The modern codes define the safety and serviceability in terms of reliability i.e. the probability that a bridge will be fit for its desired purpose during its service life. For example, in EN 1990, 2002 the target annual reliability index for safety is 4.7 and for serviceability 2.9. The bridge is considered as safe and serviceable or intervention-free service life, if specified reliability indexes are not below these target values. Assessing the reliability of existing bridges is a specialised task as one needs to model all actions and material properties as stochastic variables including the effect of deterioration.

3.4 Predictive maintenance

Predictive maintenance is a philosophy or attitude that, simply stated, uses the actual condition to optimize the total maintenance operation. The common premise of predictive maintenance is that regular monitoring of the actual structural condition, will provide the data required to ensure the maximum interval between repairs and minimize the number and cost of unscheduled outages created by failures. Predictive maintenance is a condition-driven maintenance program, which, instead of relying on bridge average-life statistics (i.e., mean-time-to-failure) to schedule maintenance activities, uses direct monitoring of the condition, and indicators to determine the actual failure probability.

The addition of a comprehensive predictive maintenance program will provide factual data on the actual structural condition of the bridge. This data provides the maintenance manager with information for scheduling maintenance activities. A predictive maintenance program can minimize unscheduled breakdowns of the bridge and ensure that repaired component is in acceptable condition. The program can also identify problems before they become serious and minimized if they are detected and repaired early thereby preventing major repairs.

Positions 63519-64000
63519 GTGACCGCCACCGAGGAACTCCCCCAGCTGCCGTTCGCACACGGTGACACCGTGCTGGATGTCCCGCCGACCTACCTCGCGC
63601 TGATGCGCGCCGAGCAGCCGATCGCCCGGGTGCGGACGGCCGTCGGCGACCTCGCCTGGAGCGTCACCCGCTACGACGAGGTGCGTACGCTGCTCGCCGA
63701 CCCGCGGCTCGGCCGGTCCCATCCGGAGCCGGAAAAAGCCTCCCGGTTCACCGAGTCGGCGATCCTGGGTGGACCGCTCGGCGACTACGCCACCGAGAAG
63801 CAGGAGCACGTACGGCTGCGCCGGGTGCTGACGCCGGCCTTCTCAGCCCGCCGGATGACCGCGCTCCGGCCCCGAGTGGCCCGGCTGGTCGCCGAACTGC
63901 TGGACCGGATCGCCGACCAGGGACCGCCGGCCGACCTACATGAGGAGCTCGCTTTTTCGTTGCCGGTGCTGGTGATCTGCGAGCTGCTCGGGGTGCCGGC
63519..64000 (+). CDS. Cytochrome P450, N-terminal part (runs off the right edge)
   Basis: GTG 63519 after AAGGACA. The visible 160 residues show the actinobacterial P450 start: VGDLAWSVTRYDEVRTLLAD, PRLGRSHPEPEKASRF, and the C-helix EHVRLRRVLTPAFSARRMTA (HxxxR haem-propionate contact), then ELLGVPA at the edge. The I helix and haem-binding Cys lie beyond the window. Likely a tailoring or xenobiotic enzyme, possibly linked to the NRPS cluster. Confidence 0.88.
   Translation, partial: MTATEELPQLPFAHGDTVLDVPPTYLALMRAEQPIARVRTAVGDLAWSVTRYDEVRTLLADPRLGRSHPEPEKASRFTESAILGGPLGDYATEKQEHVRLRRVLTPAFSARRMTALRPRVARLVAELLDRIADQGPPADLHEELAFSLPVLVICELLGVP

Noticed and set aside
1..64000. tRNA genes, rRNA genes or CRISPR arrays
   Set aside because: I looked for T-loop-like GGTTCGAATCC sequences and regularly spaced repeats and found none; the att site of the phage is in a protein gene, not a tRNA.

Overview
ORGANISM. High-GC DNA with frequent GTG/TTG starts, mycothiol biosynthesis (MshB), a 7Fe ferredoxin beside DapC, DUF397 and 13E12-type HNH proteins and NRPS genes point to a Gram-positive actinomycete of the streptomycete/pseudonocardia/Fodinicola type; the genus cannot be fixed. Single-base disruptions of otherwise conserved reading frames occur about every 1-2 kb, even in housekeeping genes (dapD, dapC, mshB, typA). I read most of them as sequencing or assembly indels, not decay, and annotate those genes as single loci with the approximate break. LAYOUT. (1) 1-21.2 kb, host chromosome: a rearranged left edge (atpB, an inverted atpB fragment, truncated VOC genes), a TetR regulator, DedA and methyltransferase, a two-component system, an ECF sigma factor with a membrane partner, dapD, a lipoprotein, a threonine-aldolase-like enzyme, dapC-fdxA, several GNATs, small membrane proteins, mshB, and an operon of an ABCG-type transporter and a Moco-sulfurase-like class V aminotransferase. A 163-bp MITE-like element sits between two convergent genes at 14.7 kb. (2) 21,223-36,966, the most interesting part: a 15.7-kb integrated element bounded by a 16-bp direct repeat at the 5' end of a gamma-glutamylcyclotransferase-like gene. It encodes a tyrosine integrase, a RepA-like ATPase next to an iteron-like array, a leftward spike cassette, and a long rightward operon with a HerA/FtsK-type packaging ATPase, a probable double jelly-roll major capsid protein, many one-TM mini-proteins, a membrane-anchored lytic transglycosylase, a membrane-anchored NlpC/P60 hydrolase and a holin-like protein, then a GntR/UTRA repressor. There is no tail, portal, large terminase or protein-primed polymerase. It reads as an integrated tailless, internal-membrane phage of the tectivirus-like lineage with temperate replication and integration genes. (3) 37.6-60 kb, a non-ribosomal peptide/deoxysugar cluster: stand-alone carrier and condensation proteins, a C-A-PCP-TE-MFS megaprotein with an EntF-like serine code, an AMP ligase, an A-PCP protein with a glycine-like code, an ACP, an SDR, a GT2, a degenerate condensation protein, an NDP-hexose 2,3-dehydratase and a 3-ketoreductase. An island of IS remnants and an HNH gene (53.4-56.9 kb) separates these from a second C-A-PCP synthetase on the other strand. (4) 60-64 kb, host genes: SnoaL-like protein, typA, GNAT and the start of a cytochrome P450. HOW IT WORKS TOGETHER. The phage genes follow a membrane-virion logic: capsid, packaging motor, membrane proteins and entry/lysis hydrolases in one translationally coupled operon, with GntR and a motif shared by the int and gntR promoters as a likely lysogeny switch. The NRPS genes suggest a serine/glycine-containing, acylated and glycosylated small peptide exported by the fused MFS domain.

3.5 Improvements to currents approach

In summary, the proposed improvements allow decision maker to

  • estimate remaining intervention-free service life of a bridge in rational manner, using reliability assessment,
  • considered the improvement in safety and serviceability and compare with the costs to obtain this improvement, and
  • plan reliable financial needs and needs for other resources on mid to long term, considering the forecasts of traffic loads.

Schematic of the approach is shown in Fig. 6.


The need for more economic utilization of transportation infrastructure is a challenge for bridge owners. They need to have readily available, high quality information on their bridge inventory in order to cope with gradual deterioration, growing traffic demands and increased frequency and magnitude of natural hazards. In this article, the methods are proposed that use data that is already available and allow their gradual refinement. This allow better exploitation of inspection results to assess safety and serviceability and improved decision making regarding in-depth investigations and maintenance interventions.


  • Faroz S. A. and Ghosh S. (2017). Falling Short But Not Falling Down: Challenges and Solution for the Service-Life Estimation of Gradually Degrading Bridges. The Masterbuilder 19(7), 144–148.
  • Faroz S. A. (2018). Service-Life Assessment of Gradually Corroding Bridges- A Study. Coatings and Anti Corrosion Engineering Review 9(1), 34–38.
  • Faroz S. A. and Ghosh S. (2018). Bayesian Integration of NDT with Corrosion Model for Service-Life Predictions, In 9th International Conference on Bridge Maintenance, Safety and Management (IABMAS 2018), Melbourne, Australia